The neonatal intensive care unit is silent and relatively dark, including the room where Stephanie Snook cuddles a snoozing infant. The baby is attached to machines with two cords. The lights are out. Snook’s instructions from the nurse, left on a board on the wall, says: “Today’s Goal: Rest.”
So Snook lets the baby sleep. The baby is the second she has cuddled today on her 4-hour shift. In bright pink scrubs, with the words “Cuddle Volunteer” on them, Snook holds the baby just so, until the nurse comes in and turns on the lights.
“I was having a really good dream,” Snook said, interpreting what the infant was likely thinking, as it blinks awake in protest. The baby, swaddled tightly, is placed back in the incubator for now.
Snook’s work is done here, as it is time for the baby to have some breakfast.
But Snook isn’t done working for the day, though she could be.
After a more than 40-year career with the U.S. Bureau of Land Management, Snook retired in January 2011. Not that she’s been any less busy since she quit her day job.
“I’m so busy. Retirement is busy. I know people who say, ‘I’m so bored,’ and I say I’ve never been bored a minute of my life,” she said.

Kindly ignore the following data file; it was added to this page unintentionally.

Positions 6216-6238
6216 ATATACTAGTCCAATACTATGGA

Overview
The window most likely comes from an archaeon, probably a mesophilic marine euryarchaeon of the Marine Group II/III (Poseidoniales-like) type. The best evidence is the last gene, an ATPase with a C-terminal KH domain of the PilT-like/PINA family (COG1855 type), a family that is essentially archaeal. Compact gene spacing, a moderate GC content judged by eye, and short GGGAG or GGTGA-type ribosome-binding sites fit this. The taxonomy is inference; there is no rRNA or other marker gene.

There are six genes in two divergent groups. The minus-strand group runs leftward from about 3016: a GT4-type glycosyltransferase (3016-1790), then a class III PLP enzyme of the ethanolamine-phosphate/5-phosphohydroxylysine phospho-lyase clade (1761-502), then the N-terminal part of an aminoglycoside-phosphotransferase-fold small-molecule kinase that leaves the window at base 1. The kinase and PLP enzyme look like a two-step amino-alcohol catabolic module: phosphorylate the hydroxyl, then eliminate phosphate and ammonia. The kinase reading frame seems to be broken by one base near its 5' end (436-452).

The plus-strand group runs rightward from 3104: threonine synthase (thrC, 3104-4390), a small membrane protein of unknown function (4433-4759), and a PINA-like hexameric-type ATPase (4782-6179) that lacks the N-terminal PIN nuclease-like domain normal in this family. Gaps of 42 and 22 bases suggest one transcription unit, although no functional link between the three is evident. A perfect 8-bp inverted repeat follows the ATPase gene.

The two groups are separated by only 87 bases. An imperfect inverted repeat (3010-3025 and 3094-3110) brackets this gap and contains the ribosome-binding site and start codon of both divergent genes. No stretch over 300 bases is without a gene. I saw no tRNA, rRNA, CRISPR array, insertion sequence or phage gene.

She grabs her book and heads to the Ronald McDonald room located on one end of the U-shaped NICU at Kootenai Health in Coeur d’Alene. The 12-room NICU at Kootenai Health looks like new – it opened in 2016 – and each baby here gets his or her own room with an incubator, equipped with a camera for parents to watch them through an application, if they choose.
If families are there visiting their baby, a cuddler is not needed.
“Sometimes babies don’t have families or moms that come in, and those ones need the physical touch,” Snook said.
In some cases, she gets to know families, especially those whose babies are there for longer stays.
Snook is one of about 30 volunteer cuddlers on the NICU unit. Each volunteer takes a 4-hour shift to cover almost all hours of every day of the week. Snook works from 8 a.m. to noon on Wednesdays. She is a shift lead, and she has been cuddling babies here for more than a year now.
It’s not the first volunteer project she has been involved with since retiring at the end of 2010.
“I think if you relax, they can feel you relax,” she said of cuddling.
Sitting in the Ronald McDonald room on the NICU unit, she records in a binder which babies she cuddled as well as the extra tasks she accomplished.
Cuddling babies is the volunteers’ main role, but Snook quickly found that nurses needed support doing things like sorting laundry and restocking linen closets with infant clothes, blankets and towels. On other shifts, she might be called up to postpartum care or pediatrics to watch a baby or kids. In a way, cuddler volunteers can be like surrogate grandparents, Snook said, “although not everyone has white hair.”